... Brit-comic Ricky Gervais!

Lucy and Angela, Two Sisters

When we moved into our apartment in Astoria, we got to know our elderly neighbors, two sisters named Lucy and Angela. They were nice ladies, very independent, both around ninety-years-old. My husband would always bring them their NY Daily News when the weather was crummy or when the elevator was out. They looooooved him. They were both tiny, under five feet tall and they used to go out together to the supermarket and errands. They didn't want you to hold the door for them, they could do it themselves, thank you. Two sisters, sleeping in twin beds. Always chatting about something. Big Obama fans.

We used to stop by their apartment once in a while. They had a great apartment, beautifully furnished, lots of books. Lucy told us this great story about how she worked for years for Parks Department and just loved visiting the big cats at the Central Park Zoo. They ended up naming one of the lions for her. Pretty cool.

So anyway, Lucy died before the holiday, which was shocking because she seemed like the healthier sister. My husband felt really bad. I felt bad too but then my grandmother died just before the new year. That wasn't so much of a surprise but it hurt a lot. My mother said something really great at her funeral. "My parents are doing the merengue in heaven." Romantic, right?

Anyway, I hadn't thought too much about Angela, I'm sad to say. This week, my husband asked me to stop by and see if she was okay. I have to say, I was dreading it. But she let me in and we had a nice talk. She was very brave and funny but she was also very sad and cried a little.

She said that her own life, she'd always wanted her own apartment and how that she had it, she didn't know what to do with it. Her mother and sister always cooked for her so she never learned. She just kept expecting Lucy to walk in the door.

What was strange to me was how happy I was to be sitting in her warm living room. It was nice to talk to her, even if she was sad. I think it has to do with not having been able to say good-bye my grandmother. It was always my biggest fear that she would die when I was out of town. I would give anything to have been there at the end and held her hand. So I held Angela's hand today. It wasn't the same but how could it be?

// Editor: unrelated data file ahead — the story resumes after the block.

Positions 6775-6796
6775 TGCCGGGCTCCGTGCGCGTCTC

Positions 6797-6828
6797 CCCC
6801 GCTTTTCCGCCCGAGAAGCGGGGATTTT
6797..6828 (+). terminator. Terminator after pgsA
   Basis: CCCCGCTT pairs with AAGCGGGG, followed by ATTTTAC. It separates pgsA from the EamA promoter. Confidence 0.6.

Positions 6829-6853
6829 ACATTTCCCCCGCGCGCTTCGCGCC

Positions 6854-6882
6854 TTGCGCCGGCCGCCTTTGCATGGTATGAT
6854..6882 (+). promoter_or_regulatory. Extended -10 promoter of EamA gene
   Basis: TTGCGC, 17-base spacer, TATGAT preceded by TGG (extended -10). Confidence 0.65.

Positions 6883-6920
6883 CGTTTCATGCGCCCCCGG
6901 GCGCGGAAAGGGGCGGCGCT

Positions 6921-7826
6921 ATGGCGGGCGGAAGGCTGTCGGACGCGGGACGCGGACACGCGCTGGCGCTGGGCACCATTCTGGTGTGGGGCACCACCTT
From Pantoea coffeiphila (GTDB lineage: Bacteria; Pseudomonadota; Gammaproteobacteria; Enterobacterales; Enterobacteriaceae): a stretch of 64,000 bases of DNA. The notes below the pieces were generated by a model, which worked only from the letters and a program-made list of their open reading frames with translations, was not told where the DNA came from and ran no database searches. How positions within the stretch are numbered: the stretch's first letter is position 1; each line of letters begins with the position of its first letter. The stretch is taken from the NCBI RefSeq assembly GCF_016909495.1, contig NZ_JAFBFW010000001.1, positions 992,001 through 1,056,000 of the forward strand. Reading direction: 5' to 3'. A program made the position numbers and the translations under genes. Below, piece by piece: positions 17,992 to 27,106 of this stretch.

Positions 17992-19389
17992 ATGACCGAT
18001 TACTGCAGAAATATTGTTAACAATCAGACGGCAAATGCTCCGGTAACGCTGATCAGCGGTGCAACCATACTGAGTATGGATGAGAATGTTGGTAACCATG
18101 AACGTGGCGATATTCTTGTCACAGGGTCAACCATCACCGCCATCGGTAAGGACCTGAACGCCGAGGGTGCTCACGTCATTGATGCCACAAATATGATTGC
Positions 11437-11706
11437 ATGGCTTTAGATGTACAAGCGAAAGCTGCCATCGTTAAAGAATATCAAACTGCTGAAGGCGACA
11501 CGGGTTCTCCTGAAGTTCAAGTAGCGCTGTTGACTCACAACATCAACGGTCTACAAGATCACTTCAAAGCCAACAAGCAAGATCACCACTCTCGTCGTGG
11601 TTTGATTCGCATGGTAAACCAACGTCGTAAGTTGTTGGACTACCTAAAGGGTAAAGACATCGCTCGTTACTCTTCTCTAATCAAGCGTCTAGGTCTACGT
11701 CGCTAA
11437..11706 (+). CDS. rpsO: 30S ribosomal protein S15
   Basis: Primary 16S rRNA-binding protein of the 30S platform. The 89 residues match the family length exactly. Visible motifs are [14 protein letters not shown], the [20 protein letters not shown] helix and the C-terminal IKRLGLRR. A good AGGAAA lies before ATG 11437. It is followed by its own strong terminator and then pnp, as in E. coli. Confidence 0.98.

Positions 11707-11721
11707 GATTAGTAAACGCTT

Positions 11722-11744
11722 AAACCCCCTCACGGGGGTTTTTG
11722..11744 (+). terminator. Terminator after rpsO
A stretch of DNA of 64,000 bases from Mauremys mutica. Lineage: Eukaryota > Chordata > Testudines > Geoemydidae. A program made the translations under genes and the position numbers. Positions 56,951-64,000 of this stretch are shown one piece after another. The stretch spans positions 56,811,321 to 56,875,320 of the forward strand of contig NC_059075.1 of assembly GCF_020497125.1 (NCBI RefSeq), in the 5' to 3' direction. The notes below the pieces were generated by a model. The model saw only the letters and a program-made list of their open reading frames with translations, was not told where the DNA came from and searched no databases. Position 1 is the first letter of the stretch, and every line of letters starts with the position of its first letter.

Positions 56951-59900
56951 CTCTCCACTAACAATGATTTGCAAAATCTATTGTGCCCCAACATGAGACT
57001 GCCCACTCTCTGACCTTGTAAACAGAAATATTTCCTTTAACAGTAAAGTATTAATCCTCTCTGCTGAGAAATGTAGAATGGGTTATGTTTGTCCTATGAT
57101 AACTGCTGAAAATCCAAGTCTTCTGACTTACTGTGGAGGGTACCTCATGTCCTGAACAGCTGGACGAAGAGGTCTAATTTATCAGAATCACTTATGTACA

Wednesday, February 3, 2010

Morticia Addams Takes Manhattan

Winding down my hectic day in the Jefferson Market branch of the Public Library. It's really a fascinating place to get some work done. Like updating your Facebook profile in a gothic tower.

Click here for its fascinating history as a women's prison and its place in NYC labor history. This branch also supposedly houses a substantial collection of rare Weegee photography books.

Stripper photo above, by Arthur Fellig, AKA, Weegee, date unknown.

I totally overslept and ran out the door to make an appointment all the way on the west side coming from Astoria. Realized that one black garment too many can transform an outfit from "interview chic" to "Morticia Addams collection." Or Wednesday, the Christina Ricci version. Lisa Loring, the TV actress who played her just wasn't creepy enough for me.

With my newly dark hair, sheet-white complexion and interest in writing about mental illness, it can make for a spookier impression than I hoped for. I can't say I mind all that much!

Tuesday, February 2, 2010

100 Years Ago, The LA Times Was Bombed

Read American Lightning by Howard Blum! Great historical nonfiction page turner on the 1910 bombing of the Los Angeles Times and the characters that became associated with the labor crisis at the turn of the century: Clarence Darrow, Harry Chandler, D.W. Griffith, Mary Pickford, Samuel Gompers, Lincoln Steffens, Edgar Lee Masters, Eugene V. Debs, William Mulholland many others.

The trial of the McNamara brothers was "The Trial of the Century" (who could have predicted O.J. Simpson then?) and the fact that its largely forgotten shows how little our country remembers the violence and furor behind both sides of the movement to unionize.

Also interesting to note how the U.S. has coped with domestic terrorism in the past. Lots of parallels to today I find. And really, this book sheds a lot of light on how fucking ludicrous those "socialist" accusations against Obama were back during the elections.

There is an amazing memorial to the 21 employees of the L.A. Times that died in the 1910 bombing at the Hollywood Forever Cemetery in Los Angeles. I can't seem to find a photo of the actual words dedicated to the men who died but it's written in some pretty amazing anti-labor rhetoric.

Amazing times, totally forgotten about.

I've been a bit spotty with my updates these days but only because I've been so busy. And busy is good! I'm kind of like those idiotic plastic dancing flowers from the late 1980s. Once I stop moving, I fall over and end up weeping into my cat.